Tubeless vs Regular - for Road/Gravel bikes
Most (if not all) of us have had a flat while on an epic bike ride. I find it frustrating ...Read more
I looking for a bike that would be good for adventure racing. Most of the races I have been in have been in northern Michigan. Usually there is some asphalt, but mostly gravel roads, a few trails, and some sandy areas. I've read that larger diameter tires are recommended for going over rougher terrain.
I have been using a cheap mountain bike and I would like to upgrade to a hybrid bike. I'm 5'10" tall at 155 lbs. My wife has a Co-op mountain bike that she absolutely loves.
Due to current COVID-19 restrictions, I cannot currently visit an REI store here in Massachusetts. I'm in Southwick, MA currently. My idea is to have a bike shipped to me, train with it for a few weeks, then take it into a store for a tuneup.
Any advice you have for me would be greatly appreciated!
Hi @Solarizer thanks for the question! Just to get some additional information- what are the average bike distances in the adventure races you compete in? Are they solo events, or are you potentially riding with teammates too?
At first thought, I would suggest a hardtail 29'er mountain bike. The larger diameter wheels will roll better on pavement, and you can always adjust tires to match the majority of terrain on each course. Some good examples (both are 29" wheels in the large size) are the Co-Op DRT 1.2 or Cannondale Trail 3 both of these bikes would have the ability to ride regular trails, and maintain a decent amount of efficiency on gravel/asphalt with the right tires.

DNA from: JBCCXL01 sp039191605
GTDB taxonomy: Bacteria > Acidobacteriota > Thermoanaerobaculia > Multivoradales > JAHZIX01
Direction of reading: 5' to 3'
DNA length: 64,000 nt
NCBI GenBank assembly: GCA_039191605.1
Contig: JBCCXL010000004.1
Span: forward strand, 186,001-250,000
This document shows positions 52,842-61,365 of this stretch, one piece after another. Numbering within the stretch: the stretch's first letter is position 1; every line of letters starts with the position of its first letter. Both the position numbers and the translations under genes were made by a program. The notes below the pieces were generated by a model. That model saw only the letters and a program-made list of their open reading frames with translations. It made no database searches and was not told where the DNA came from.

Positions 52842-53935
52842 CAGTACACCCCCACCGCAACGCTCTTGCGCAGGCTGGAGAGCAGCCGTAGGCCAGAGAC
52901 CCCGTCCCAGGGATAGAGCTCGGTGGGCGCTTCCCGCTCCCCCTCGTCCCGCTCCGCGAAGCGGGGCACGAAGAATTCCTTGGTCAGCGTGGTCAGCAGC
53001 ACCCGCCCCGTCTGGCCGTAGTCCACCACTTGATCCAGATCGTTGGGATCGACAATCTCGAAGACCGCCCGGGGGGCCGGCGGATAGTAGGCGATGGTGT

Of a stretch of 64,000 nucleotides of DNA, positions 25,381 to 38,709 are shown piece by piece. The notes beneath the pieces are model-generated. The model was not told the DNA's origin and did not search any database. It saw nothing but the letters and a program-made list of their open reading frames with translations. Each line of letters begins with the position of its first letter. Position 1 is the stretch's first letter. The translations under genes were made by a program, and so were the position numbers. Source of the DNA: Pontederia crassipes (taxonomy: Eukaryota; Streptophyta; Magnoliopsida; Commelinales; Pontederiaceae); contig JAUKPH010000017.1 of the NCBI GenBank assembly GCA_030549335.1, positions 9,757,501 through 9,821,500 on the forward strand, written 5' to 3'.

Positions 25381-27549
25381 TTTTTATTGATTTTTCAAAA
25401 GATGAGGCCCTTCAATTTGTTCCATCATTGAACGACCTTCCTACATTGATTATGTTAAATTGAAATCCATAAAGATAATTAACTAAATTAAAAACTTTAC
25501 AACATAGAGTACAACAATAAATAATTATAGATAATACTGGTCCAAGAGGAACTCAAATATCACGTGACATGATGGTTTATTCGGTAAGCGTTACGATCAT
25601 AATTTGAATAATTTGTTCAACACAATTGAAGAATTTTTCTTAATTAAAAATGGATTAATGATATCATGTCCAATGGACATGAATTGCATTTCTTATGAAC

Another option could be a gravel bike, though this will require some skill to ride on actual trails, but you'll gain even more efficiency on road and gravel. Check out the Salsa Warbird or even their "Journeyman" line of bikes.
Hope this helps get you started, and please let us know if you have more questions!
Thanks for the quick reply. In most of the races I'll be going solo and biking 20-30 miles. I love mountain bikes, but since most of the miles are on gravel roads, I'm wondering if a hybrid bike might be better. What are some pros and cons that you can think of for this situation for these two styles of bikes? The Cannondale Trail 3 bike looks like a nice bike, but is no longer available.
Thanks for the info!
Hi @Solarizer thanks for the additional information. I can see where 30 miles on even an efficient mountain bike could be a bit long! After some consideration, here's a couple options in the hybrid category that could work. One thing I will say, hybrid's tend to put the rider in a more relaxed and upright position (even more so than a mountain bike) which will impact your efficiency and aerodynamics (i.e. you'll be putting more of your upper torso in the wind and won't be in a position to really put power to the pedals).
Cannondale Quick series would be perfect. They have two main lines, the "CX" series has a suspension fork, the regular quicks have rigid carbon forks. I'd recommend the Quick CX 2
Another great option could be the flat bar version of the Salsa Journeyman
Overall, the Quick CX will have better stopping power with the hydraulic brakes and better rolling efficiency with the larger wheel diameter. The Salsa will be a bit lighter and handle better off-road with the small wider tires. Both lines do have multiple models if you want to research a bit too.
Let us know if more questions come up!